I didn’t want to let go of breastfeeding all together though, so decided I would just do “fun feeds/top ups” through breastfeeding, but still pump for the main feeds. 

 

Every 3 hours I pumped milk for my baby. All through the night at home and during the day at NICU. I had hospital grade pumps set up at both locations. My milk came in hard and fast. I was constantly engorged, sore, having to massage blocked ducts out but we had milk. WE HAD MILK! Every day I would catch an Uber to the NICU with my bottles of liquid gold in a little cooler bag on my lap (I couldn’t drive because of C-section) I was sleep deprived and emotionally exhausted but I was grateful I had milk. So so grateful.

Coming home

Our girl very quickly upgraded from feeding tube to bottle and once she was weighing 2kg and taking all feeds orally (without feeding tube) we were able to take her home. It had been 32 days in NICU.

It was tough at home. It’s true when they say pumping and feeding is double the amount of work. We weren’t allowed to let her sleep longer than 3 hours without feeding because of her weight. So every 3 hours it was running to the fridge to get the expressed milk out, boiling the kettle to heat the milk up while baby is screaming at you, feeding baby with the slowest teat ever because of reflux , burping baby, settling baby back to sleep and then sitting on a couch alone in the dark with my pump to express milk. By the time I had done all of the above, it was almost time for the next feed. Dad helped as much as he could, but we were exhausted.

 

I carried on with “fun feeds” (breastfeeding in between main bottle feeds) but to be honest, they were not fun. Every time Summer would latch I would feel resentment, anxiousness and sadness. I was not enjoying it. As soon as she unlatched, those feelings disappeared. So i decided to film our last feed and stop breastfeeding all together. I now know that I was actually suffering from a condition called DMER (Dysphoric Milk Ejection Reflex). If you are experiencing the same, definitely look it up and chat to your doctor about it.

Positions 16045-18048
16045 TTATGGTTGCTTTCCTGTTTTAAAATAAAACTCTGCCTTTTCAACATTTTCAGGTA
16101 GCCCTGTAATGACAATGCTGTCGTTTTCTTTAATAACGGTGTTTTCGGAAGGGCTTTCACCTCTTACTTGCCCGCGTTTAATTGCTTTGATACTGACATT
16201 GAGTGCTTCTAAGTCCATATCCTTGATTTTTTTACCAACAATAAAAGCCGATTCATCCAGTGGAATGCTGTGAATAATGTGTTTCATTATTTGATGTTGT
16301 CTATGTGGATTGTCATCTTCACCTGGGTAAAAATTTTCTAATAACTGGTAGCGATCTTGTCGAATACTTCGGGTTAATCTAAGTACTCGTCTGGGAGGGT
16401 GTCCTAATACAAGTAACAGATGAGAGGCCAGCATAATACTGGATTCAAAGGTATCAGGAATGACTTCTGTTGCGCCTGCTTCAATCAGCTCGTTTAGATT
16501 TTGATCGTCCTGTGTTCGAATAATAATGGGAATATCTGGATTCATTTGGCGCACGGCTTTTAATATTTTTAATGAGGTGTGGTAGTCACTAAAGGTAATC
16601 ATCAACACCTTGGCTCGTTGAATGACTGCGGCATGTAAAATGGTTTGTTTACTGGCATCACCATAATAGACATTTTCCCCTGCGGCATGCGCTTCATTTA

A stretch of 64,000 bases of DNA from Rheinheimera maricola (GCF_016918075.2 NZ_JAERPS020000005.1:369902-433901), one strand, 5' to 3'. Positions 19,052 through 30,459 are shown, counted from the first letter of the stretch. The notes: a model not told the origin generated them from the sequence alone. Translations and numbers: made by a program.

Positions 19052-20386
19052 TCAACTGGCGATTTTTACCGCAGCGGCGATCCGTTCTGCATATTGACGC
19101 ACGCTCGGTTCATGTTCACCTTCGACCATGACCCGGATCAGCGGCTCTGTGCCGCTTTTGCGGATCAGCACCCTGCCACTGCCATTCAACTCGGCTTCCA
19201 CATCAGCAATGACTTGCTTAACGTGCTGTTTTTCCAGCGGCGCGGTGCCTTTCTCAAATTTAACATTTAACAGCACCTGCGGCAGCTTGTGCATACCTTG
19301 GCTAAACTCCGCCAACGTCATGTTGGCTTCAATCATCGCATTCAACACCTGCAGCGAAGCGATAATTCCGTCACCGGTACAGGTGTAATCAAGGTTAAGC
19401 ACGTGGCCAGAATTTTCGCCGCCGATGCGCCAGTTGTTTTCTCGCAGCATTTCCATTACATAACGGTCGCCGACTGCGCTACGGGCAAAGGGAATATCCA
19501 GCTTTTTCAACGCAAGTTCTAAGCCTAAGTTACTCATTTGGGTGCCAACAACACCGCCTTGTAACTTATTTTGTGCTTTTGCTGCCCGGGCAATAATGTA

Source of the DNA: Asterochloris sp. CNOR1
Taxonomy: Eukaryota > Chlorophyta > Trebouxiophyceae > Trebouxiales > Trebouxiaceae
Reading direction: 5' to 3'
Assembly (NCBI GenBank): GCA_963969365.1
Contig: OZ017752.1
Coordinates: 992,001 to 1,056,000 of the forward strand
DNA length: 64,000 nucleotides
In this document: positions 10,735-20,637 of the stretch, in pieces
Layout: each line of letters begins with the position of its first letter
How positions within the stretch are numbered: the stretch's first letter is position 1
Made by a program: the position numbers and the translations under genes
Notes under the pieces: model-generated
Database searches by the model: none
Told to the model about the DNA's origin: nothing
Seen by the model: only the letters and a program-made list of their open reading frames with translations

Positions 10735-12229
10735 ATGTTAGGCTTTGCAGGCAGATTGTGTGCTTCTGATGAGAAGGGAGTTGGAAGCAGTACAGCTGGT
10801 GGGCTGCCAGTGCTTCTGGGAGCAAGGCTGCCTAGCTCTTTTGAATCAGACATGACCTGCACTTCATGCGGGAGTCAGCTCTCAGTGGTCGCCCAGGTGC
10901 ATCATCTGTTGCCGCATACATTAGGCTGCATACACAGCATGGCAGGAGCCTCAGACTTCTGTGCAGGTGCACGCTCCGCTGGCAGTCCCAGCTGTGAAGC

The switch to formula and feelings around it

We managed to bottle feed breastmilk for 4 months through expressing and freezer storage. It was the longest four months of my life. I hated every second of it, but I also remember the dread and anxiety knowing I had to switch to formula soon.

I remember standing in that formula aisle with all the tins shouting “BREASTMILK IS THE BEST FOR YOUR BABY” at me. Like rub salt in my wounds why don’t you. I felt like such a failure I wanted to cry. I felt like I was about to poison my child. The anxiety was unreal. UNREAL!

The funny thing is though, our baby THRIVED on formula and still does to this day at now 2 years old. Why hadn’t we switched sooner?

I understand why we didn’t, but looking back now, I WISH I had started formula sooner. We had so many battles to fight with premature birth, a low weight baby and NICU, why make breastfeeding another one!? We should have picked our battles and just started with formula from the get go. We would have been happier (and better rested) for it.

But I do need to be kind to my previous self. I know she wanted to do everything she could for her prem baby. I know she thought “The least I can do is produce milk for my baby after not being able to carry full term safely” I know she was scared, dealing with mom guilt and searching for any means of control. And I just want to tell her, you did the absolute best you could. Your situation was not easy and I’m so proud of you. 

Ashleigh's tips and tricks for other preemie parents

- Sing or read to your baby while they are in the incubator. It’s sometimes feels overwhelming visiting your little one in NICU. What are you supposed to do? Sing or read. Remember, they have been listening to your voice for months now and even though they are sleepy, hearing your voices will bring them comfort